Having your loan application rejected can be embarrassing and demoralizing especially when this is your only hope for getting financing.
If you have received a loan rejection, do not beat yourself up; this may be an opportunity for you to review your credit and financial health and also learn. Perhaps you may even consider appealing for the decision.
You may be tempted to keep trying your luck by making multiple applications, but the outcome is likely to be the same until you find the cause of the rejection. Even worse, numerous loan applications within a short period can ruin your credit score further making it hard to secure financing.
This guide explains the steps to take after receiving a loan application rejection letter.
Determine the reasons for the denial.
The first step after receiving a loan application rejection is to determine the reasons behind it. Most lenders will include this information in the rejection letter but you can always follow-up with them for more details.
If you are still not convinced with the loan rejection report, then perhaps you should pull your credit report and check if there is anything out of the ordinary.
You may be surprised to find that the reason for the rejection is an error on the side of the lender. For instance, they may fail to update a cleared off debt, therefore, affecting your credit score. If this is the case, contact the creditor with proof of payment at hand and ask to have your report updated.
Also, be on the lookout for any account in your report that you do not recognize. If you happen to identify an account you did not open, then it is possible that you may be a victim of identity theft. Contact the lender immediately and also the credit bureaus to place a fraud alert on your report. It is also essential that you report to the police.
Work towards meeting the minimum requirements.
If your loan application was declined due to reasons under your control, take your time to correct them.
For instance, if the reason for the rejection is too high loan amount, renegotiate the price of the asset you want to finance and then apply again. You can also reduce the loan amount by making a down payment.
If the reason for the denial is poor credit score, focus on improving it. Remember that an excellent rating not only ensures that you get credit when you need it but also enables you to negotiate for better terms.
Make a significant down payment.
If you are taking a home or auto loan and can afford to make a significant down payment of at least 20% of the total value, then go for it.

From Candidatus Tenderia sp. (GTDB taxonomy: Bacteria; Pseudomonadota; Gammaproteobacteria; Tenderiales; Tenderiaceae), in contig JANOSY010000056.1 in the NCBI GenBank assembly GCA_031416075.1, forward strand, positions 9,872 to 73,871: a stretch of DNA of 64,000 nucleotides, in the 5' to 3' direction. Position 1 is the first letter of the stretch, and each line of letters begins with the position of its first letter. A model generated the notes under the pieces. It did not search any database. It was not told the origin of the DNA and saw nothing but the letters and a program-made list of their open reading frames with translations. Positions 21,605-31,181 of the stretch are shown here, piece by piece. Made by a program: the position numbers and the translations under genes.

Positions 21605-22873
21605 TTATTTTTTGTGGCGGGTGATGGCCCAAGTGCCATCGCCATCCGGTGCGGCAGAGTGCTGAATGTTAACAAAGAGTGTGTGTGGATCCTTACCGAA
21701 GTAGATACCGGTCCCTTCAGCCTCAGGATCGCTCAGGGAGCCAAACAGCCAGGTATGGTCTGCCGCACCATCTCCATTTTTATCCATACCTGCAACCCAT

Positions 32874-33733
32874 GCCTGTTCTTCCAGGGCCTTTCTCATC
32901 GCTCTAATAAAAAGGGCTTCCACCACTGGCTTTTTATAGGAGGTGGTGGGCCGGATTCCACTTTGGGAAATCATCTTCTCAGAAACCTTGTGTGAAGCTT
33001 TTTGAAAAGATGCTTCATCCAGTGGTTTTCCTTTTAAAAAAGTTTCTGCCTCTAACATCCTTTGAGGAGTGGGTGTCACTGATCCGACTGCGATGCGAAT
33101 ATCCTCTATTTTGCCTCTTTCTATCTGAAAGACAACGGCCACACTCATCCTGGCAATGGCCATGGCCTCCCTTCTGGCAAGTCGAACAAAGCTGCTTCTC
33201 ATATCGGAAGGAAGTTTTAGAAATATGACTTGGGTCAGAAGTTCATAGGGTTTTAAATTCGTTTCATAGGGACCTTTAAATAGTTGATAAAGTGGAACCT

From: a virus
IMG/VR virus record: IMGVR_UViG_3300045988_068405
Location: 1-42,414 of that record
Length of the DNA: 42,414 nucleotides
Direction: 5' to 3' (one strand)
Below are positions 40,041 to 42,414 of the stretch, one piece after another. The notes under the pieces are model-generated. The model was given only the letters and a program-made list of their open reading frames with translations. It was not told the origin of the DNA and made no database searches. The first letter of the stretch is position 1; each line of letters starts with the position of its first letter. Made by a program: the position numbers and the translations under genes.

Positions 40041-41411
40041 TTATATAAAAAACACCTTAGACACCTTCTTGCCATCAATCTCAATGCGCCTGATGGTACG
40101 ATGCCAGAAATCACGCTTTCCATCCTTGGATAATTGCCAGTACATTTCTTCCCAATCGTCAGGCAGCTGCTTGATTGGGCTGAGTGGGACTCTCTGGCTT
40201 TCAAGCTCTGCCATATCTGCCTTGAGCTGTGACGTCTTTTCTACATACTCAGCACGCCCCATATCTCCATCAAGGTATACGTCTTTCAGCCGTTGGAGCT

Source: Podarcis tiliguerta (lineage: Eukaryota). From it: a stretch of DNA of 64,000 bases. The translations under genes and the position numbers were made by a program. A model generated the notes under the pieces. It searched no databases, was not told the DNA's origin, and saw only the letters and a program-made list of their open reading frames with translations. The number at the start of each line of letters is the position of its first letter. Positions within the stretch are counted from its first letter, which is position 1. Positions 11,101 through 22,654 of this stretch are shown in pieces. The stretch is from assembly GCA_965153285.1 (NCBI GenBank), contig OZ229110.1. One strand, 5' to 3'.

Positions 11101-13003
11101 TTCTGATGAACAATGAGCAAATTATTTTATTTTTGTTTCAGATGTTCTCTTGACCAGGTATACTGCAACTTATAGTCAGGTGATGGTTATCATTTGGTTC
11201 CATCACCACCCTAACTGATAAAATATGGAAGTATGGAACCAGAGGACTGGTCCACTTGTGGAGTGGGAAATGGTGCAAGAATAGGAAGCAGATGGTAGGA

When determining risk, lenders usually take into account the loan amount compared to the object that needs financing. If the object value is more than the loaned amount, then the level of risk is deemed to be low.
The premise is that in the event of a default, the financed object becomes the collateral. The creditor must, therefore, ensure that its value is enough to cover the loan and provide a profit.
Use collateral or a cosigner.
Another way to appear less risky to the lender and consequently improve your chances of getting a loan is to use collateral or a cosigner.
Secured loans are considered to be less risky given that the lender can recover their money from the item acting as collateral. Common forms of collateral include automobiles, home equity, cash accounts, investments, machinery and equipment, insurance policies, and account receivables. Most creditors are likely to approve secured loans provided that the collateral is of considerable value and is highly liquid.
If you are looking for a personal loan, perhaps you should consider offering your car or home equity as collateral. Contact your lender to determine what they can accept as collateral.
A cosigner, on the other hand, offers to take full liability in case you fail to honor the loan terms. This means that in the event of default, the lender will go after them. Before you get someone to cosign you a loan, ensure that you have a concrete payment plan.
Otherwise, you might find yourself dragging a friend or a relative to a substantial financial burden and damaging your relationship with them in the process.
Try other lenders.
Provided that credit score is okay and your credit report is in order, there is no reason as to why you should not try different lenders.
However, avoid making too many applications since this may have a negative impact on your credit score.
Also, make the applications as close to each other as possible to minimize the impact on your score. This is because most credit scoring algorithms count all hard inquiries happening between 30 to 45 days as a single inquiry.
Try other financing options.
You may have failed to secure financing through conventional loans, but this is not to mean that you cannot be successful with other approaches. Evaluate the many options out there and determine the one that is fit for you or your business.
Keep an open mind to unconventional ways such as crowdfunding and borrowing from family and friends. When borrowing from family and friends, prove your commitment by showing a payment plan and promising an interest.
When your loan application is denied, the best thing to do is evaluate the reasons behind the rejection first. While you should not take a rejection from one lender as a rejection from all lenders, you should check the reasons first before trying out other lenders.